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Define Service Desk Metrics That Matter

Look beyond benchmarks and rely on internal metrics to drive success.

  • Consolidate your metrics and assign context and actions to ones currently tracked.
  • Establish tension metrics to see and tell the whole story.
  • Split your metrics for each stakeholder group. Assign proper cadences for measurements as a first step to building an effective dashboard.

Our Advice

Critical Insight

  • Identify the metrics that serve a real purpose and eliminate the rest. Establish a formal review process to ensure metrics are still valid, continue to provide the answers needed, and are at a manageable and usable level.

Impact and Result

  • Tracking goal- and action-based metrics allows you to make meaningful, data-driven decisions for your service desk. You can establish internal benchmarks to set your own baselines.
  • Predefining the audience and cadence of each metric allows you to construct targeted dashboards to aid your metrics analysis.

Define Service Desk Metrics That Matter Research & Tools

1. Define Service Desk Metrics That Matter Storyboard – A deck that shows you how to look beyond benchmarks and rely on internal metrics to drive success.

Deciding which service desk metrics to track and how to analyze them can be daunting. Use this deck to narrow down your goal-oriented metrics as a starting point and set your own benchmarks.

2. Service Desk Metrics Workbook – A tool to organize your service desk metrics.

For each metric, consider adding the relevant overall goal, audience, cadence, and action. Use the audience and cadence of the metric to split your tracked metrics into various dashboards. Your final list of metrics and reports can be added to your service desk SOP.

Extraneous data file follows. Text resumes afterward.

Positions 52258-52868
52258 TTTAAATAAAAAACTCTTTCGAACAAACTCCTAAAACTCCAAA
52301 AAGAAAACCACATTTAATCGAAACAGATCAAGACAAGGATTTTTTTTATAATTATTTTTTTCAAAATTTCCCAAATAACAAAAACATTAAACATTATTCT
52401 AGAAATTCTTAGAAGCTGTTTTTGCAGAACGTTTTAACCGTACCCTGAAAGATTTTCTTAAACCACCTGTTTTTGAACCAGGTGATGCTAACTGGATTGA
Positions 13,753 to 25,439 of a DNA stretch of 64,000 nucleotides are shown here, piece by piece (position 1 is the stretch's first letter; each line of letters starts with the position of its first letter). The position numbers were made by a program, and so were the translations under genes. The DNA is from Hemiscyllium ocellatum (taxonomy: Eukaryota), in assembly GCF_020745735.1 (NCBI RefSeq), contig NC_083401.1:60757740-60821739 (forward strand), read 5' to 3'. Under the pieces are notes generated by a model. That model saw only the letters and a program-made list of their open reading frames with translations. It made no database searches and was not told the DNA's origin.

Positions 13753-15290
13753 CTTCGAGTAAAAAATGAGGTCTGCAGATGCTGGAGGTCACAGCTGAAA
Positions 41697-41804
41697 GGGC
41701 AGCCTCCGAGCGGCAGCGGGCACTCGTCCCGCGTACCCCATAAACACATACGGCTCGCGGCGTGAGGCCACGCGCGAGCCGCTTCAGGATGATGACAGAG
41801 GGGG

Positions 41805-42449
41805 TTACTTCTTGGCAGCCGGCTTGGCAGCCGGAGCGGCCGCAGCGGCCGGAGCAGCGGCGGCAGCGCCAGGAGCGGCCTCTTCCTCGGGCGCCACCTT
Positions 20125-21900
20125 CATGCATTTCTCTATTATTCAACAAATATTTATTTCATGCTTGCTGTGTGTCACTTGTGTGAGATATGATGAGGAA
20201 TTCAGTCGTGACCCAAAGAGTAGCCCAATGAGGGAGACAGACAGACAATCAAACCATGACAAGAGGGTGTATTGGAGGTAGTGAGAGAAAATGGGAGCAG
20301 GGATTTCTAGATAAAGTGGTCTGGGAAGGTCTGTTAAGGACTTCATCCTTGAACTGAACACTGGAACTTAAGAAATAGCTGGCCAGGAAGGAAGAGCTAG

Define Service Desk Metrics That Matter

Look beyond benchmarks and rely on internal metrics to drive success.

Analyst Perspective

Don’t get paralyzed by benchmarks when establishing metrics

When establishing a suite of metrics to track, it’s tempting to start with the metrics measured by other organizations. Naturally, benchmarking will enter the conversation. While benchmarking is useful, measuring you organization against others with a lack of context will only highlight your failures. Furthermore, benchmarks will highlight the norm or common practice. It does not necessarily highlight best practice.

Keeping the limitations of benchmarking in mind, establish your own metrics suite with action-based metrics. Define the audience, cadence, and actions for each metric you track and pair them with business goals. Measure only what you need to.

Slowly improve your metrics process over time and analyze your environment using your own data as your benchmark.

Benedict Chang

Research Analyst, Infrastructure & Operations

Info-Tech Research Group

Executive Summary

Your Challenge

  • Measure the business value provided by the service desk.
  • Consolidate your metrics and assign context and actions to ones currently tracked.
  • Establish tension metrics to see and tell the whole story.
  • Split your metrics for each stakeholder group. Assign proper cadences for measurements as a first step to building an effective dashboard or effective dashboards.

Common Obstacles

  • Becoming too focused on benchmarks or unidimensional metrics (e.g. cost, first-contact resolution, time to resolve) can lead to misinterpretation of the data and poorly informed actions.
  • Sifting through the many sources of data post hoc can lead to stalling in data analysis or slow reaction times to poor metrics.
  • Dashboards can quickly become cluttered with uninformative metrics, thus reducing the signal-to-noise ratio of meaningful data.

Info-Tech's Approach

  • Use metrics that drive productive change and improvement. Track only what you need to report on.
  • Ensure each metric aligns with the desired business goal, is action-based, and includes the answers to what, why, how, and who.
  • Establish internal benchmarks by analyzing the trends from your own data to set baselines.
  • Act on the results of your metrics by adjusting targets and measuring success.

Info-Tech Insight